One of the ways analysts project a player’s production is through similarity scores; other players of comparable attributes and stats, then integrate that information into the player one is projecting. ClipperBlog has opened up the archives looking for historical comparables to key members of the 2012-13 Los Angeles Clippers team. Today is 2012-13 Chris Paul and 1991-92 John Stockton. This is the fourth in a series of four.
Whenever the topic of best point guard of all-time arises, the typical names are brought up: Magic Johnson, Oscar Robertson, Bob Cousy, Isiah Thomas, and Walt Frazier among them. For whatever reason, John Stockton is usually forgotten and left off the illustrious list. The all-time leader in both assists and steals never gets the recognition he deserves for perhaps being the second or third best floor general ever, depending on if you consider Robertson a true point guard.
In that regard, he is just like Chris Paul, the unanimous choice for best point guard in today’s age. For all his skill, Paul is often overlooked in the MVP race and the conversation for the NBA’s best player – it seems the attention is always on LeBron James, Kevin Durant or Kobe Bryant.
Paul has quietly put up some of the best statistical seasons from the point guard position, yet is rarely recognized as a soon-to-be legend. When all is said and done, he’ll likely be a top-5 point guard of all-time. If he’s not in the same class as James or Bryant, he’s a step behind at most.
Throughout the years CP3 has drawn comparisons to Thomas, the diminutive scoring point guard who led the Detroit Pistons to back-to-back titles in 1989 and 1990. While that is an apt comparison, Paul is actually more like Stockton than Zeke, who was never the shooter, passer or defender Stockton was.
Stockton and Paul are a rare breed of point guards – they can score at will, and are efficient shooters, but would rather pass and create for their teammates. They see things other players can’t see, make passes that appear humanly impossible, and are at their best when coming off a screen in the pick-and-roll. And, of course, as shown by their steal totals, are experts at reading defenses and anticipating plays.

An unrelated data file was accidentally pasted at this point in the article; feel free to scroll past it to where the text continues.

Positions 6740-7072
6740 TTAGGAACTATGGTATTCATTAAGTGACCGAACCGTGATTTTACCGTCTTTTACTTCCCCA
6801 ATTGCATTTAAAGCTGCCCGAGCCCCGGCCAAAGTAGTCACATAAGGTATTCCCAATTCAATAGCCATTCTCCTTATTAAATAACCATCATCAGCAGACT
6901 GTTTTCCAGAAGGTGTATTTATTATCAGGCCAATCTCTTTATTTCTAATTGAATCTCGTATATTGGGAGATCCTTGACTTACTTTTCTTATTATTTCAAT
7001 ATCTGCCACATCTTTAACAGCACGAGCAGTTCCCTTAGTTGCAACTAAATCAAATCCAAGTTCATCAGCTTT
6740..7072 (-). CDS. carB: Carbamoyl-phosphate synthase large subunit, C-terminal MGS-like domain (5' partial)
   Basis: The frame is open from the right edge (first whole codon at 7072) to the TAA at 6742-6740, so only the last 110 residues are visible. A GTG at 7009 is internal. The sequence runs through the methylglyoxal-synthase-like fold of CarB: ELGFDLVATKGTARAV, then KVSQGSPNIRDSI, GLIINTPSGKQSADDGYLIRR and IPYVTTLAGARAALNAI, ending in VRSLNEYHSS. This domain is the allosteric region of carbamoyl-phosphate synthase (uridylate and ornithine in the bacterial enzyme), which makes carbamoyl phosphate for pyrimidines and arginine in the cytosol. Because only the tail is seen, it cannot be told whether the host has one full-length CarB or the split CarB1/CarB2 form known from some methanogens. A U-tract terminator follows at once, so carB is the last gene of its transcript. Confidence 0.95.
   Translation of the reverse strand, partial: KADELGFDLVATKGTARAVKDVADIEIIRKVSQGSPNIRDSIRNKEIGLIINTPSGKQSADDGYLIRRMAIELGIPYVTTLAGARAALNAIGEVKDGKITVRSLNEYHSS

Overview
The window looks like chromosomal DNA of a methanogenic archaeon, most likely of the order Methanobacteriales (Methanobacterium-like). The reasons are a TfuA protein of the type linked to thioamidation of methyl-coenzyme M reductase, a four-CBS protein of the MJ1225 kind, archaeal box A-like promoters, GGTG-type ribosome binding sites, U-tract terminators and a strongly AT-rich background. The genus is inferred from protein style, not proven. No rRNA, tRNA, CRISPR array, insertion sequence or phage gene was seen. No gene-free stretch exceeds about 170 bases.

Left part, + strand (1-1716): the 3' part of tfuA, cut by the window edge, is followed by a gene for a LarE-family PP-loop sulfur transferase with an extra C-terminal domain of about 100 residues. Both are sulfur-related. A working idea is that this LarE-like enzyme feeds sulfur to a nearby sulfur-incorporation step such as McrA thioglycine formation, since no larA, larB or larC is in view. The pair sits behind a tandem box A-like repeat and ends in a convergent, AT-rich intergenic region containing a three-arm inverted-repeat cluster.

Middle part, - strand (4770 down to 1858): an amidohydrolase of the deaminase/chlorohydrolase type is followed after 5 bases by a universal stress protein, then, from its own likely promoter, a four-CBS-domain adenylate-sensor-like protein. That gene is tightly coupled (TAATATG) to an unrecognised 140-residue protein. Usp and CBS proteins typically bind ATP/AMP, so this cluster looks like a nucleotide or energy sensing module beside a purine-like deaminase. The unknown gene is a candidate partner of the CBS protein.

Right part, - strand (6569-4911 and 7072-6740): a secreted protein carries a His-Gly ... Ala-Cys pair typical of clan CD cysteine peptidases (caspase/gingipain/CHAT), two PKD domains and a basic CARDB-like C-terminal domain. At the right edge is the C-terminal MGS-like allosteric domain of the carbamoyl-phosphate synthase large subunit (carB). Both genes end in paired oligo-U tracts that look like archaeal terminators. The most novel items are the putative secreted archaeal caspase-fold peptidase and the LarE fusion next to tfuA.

As a result of their selflessness, though, neither puts up gaudy scoring numbers, which diminishes their perceived value among the general NBA fan.
As you can see, the two are nearly identical per-36 minutes. Paul is the more complete player – he scores more, rebounds better, turns the ball over less and fouls less – but Stockton is the better passer and 3-point shooter. Look at the percentages, shot attempts and steals: they’re almost carbon copies of each other. Paul is such a good passer and thief that it’s difficult to imagine anyone surpassing him in those departments, yet Stockton does historically.
The common knock for both is that since they’re such elite shooters, they should shoot more. But because elite big men flank both of them, Blake Griffin for Paul and Karl Malone for Stockton, it’s less justifiable to jack up shots and take over offensively, despite what their critics may crave. Malone’s rolls to the basket and Griffin’s post-ups seem to work just fine.
Nonetheless, their squads always have an elite offense with them at the helm; the Utah Jazz had a top-10 offense 13 of the 16 years Stockton was the starter, and the Clippers have had a top-5 offense the past two seasons (the only time Paul had any talent around him in New Orleans, the 2008-09 season, the Hornets ranked in the top 5 offensively).
Their most similar attribute, which can’t be measured statistically, is their bulldog mentality. Paul has a nasty competitive streak, one very reminiscent of Stockton’s. Though both are small in stature, they set menacing screens, play dirty defense, and have a knack for going toe-to-toe with larger players.
One of Stockton’s few advantages over Paul may be his durability; Stockton played 19 seasons and missed 24 games total (he played the maximum amount of games in 17 seasons). It remains to be seen if Paul can remain healthy and endure that long of a grind. Besides that, though, Paul appears to be on track to having the better career, at least statistically.
Still, there’s something magical about Stockton’s career. He played for only one team, had a legendary running mate and coach with him nearly the entire time, and if not for Michael Jordan dominating the 90s, would have won an NBA championship or two. He made a career off one simple play, the pick-and-roll. Paul is leading a different legacy, one in which he left a situation where he wasn’t happy, and is looking to do the impossible by taking the NBA’s most futile franchise to the promise land.
To get there, he’ll need Griffin to become Malone-esque. It’s a tough task, as Malone is arguably the greatest power forward ever, but if anyone can replicate Stockton’s ability to turn an athletic big man into a legend, it’s Paul. He just better hope LeBron James doesn’t play the role of Michael Jordan.